First off… what is a “Lifty?” A Lifty is what we call a Ski Lift Operator. They’re those guys and gals that stand by the buttons and occasionally yell at you to move all the way up to the green line to load the ski lift. During the winter of 2021/2022, I worked as a Lifty in Park City, Utah.
The day starts off bright and early with booting up, grabbing your gear, and trudging over to the morning meeting. This is where we yawn, crack open the Redbulls, and exchange pleasantries. We listen to the agenda and focus for the day, then hop on the ski lift. From here we split up and ski down to our respective lifts. At our lift, the foreman (the supervisor for two lifts) will tell us where we will start the day off, either at the top or bottom of one of the two lifts.
Responsibilities and tasks of a Lifty consist of operating the lift, ensuring guest safety, and maintaining the loading or landing zone. After about an hour of morning safety checks and opening procedures, we are ready to open to the public. Throughout the rest of the day, there is a constant flow of people loading and unloading the lift.
At the bottom of the lift, the Lifty continually maintains the approach and runway to the loading zone. This consists of raking the runway to be perfectly level and maintaining the right amount of slope leading up to it in order to minimize accidents. While doing this, it is crucial that we watch every person that loads the lift and use our best judgment to either slow the lift, stop it, or let it run at a normal pace. If there is an accident, it is the Lifty’s responsibility to stop the lift and assist the down persons.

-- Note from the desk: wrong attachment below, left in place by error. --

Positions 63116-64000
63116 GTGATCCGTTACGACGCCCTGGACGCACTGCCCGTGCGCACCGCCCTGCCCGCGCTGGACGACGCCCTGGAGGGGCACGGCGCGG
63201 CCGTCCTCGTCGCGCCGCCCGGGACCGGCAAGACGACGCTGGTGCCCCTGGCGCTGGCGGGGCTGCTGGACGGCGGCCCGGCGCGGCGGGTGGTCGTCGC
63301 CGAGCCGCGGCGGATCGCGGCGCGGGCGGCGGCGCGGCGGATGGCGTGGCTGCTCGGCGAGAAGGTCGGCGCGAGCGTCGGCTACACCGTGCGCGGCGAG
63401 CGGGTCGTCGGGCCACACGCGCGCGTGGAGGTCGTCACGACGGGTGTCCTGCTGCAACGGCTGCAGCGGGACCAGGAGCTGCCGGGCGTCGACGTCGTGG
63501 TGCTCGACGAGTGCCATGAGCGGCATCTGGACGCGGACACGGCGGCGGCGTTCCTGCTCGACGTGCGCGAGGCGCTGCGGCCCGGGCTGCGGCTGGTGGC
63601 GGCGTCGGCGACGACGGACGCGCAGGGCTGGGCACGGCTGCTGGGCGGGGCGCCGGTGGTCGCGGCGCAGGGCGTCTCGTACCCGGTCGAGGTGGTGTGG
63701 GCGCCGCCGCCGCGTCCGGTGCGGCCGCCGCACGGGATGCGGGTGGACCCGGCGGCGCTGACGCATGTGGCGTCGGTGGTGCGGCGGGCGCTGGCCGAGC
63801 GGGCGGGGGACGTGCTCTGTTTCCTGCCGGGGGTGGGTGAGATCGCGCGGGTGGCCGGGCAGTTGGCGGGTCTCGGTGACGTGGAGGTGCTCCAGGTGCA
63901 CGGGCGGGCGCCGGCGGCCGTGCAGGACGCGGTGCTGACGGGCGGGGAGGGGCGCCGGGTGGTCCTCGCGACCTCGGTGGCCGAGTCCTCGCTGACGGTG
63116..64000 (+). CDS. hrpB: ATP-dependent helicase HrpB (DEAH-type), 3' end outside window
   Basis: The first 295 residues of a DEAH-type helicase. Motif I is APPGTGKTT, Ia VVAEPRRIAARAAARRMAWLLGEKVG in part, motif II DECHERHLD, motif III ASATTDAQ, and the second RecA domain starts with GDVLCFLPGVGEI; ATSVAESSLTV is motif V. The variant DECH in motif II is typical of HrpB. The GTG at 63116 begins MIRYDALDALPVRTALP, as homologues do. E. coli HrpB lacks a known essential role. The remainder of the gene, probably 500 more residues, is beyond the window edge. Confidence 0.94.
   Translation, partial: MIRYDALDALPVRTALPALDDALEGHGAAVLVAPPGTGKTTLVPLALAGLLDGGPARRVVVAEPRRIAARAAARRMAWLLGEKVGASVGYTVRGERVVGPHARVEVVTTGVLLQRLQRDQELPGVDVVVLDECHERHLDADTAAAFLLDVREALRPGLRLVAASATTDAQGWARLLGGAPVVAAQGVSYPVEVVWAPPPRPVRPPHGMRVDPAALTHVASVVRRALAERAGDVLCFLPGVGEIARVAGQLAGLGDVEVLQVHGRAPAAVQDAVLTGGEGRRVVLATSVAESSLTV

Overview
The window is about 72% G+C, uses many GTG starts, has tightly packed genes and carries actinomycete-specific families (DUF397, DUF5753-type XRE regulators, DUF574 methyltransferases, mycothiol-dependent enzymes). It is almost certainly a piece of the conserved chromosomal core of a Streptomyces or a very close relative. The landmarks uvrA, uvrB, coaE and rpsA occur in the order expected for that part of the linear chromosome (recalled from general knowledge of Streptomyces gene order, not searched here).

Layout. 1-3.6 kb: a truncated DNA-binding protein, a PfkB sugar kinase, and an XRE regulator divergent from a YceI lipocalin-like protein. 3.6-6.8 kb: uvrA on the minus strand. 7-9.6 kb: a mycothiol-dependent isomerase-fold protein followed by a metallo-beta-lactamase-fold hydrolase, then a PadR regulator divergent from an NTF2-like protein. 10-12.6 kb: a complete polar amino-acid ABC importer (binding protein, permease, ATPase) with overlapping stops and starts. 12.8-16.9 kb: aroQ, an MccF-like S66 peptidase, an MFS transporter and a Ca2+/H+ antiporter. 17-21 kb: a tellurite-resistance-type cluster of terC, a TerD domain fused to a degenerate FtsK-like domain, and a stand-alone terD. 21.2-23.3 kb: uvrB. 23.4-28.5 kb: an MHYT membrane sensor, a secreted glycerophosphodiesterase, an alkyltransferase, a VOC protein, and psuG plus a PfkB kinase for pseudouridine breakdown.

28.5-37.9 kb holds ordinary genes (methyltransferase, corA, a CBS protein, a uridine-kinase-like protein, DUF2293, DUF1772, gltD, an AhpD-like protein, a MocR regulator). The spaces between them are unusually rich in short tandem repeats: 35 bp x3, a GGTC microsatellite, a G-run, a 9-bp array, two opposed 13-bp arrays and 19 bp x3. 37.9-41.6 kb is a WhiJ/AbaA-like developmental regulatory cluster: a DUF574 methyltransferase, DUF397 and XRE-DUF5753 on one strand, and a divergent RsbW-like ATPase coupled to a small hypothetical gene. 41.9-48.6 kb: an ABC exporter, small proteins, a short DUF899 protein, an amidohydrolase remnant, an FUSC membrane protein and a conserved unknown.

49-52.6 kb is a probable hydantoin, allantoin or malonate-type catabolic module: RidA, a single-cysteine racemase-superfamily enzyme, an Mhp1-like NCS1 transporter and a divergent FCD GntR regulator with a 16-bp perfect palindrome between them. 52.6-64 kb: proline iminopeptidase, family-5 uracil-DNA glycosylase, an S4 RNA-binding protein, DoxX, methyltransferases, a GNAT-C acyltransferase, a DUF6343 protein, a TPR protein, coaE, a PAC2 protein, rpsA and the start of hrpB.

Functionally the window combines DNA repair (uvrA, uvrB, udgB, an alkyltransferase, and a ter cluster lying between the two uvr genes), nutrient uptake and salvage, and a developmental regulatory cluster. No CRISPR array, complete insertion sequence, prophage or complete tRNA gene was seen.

At the top, the ramp requires much more attention. We need to maintain the approach to be the perfect shape and height in order to ensure that nobody gets the tips of their skis stuck. The ramp needs to be free of bumps or divots and the perfect amount of steepness. Too steep, and the beginners will fall; too mild and the beginners will not have enough speed to evacuate the area before the next chair unloads. To keep this perfect ratio, we need to do “snow work,” shoveling and moving snow, through the entirety of the day.
Along with these chores, we need to watch every single person unload the lift. We must anticipate their ski level and adjust the lift speed accordingly. If someone does fall, it is critical that we slow or stop the lift immediately to help them up before the next skiers arrive. Additionally, we need to ensure that everyone actually gets off the lift. Sometimes people want to take a joy ride around the lift, which is majorly frowned upon by Ski Resort safety rules.
Most importantly, the ski breaks. Most ski resorts allow their Lifty’s to ski on their breaks. Luckily, the resort I worked at, granted us two one-hour ski breaks. This is what Lifty’s thrive off of, what gets us up in the morning, what gets us through rude guest encounters that blame us for anything and everything under the sun. These are what attract people to the job and keep them coming back.
Wrapping up the day, we close after the last person on the hill rides the lift up. We complete about a half hour’s worth of closing procedures and lock up the lift shack. Then comes one of the best parts of the day… every guest is off the mountain and the sun is starting to set, illuminating the sky with an explosion of reds, pinks, and oranges. All the lifts are stopping or stopped, and there is a beautiful silence. Under the sunset and amongst the quiet, we enjoy our last ski run of the day back to the parking lot. We go home and prepare to repeat this cycle the next day.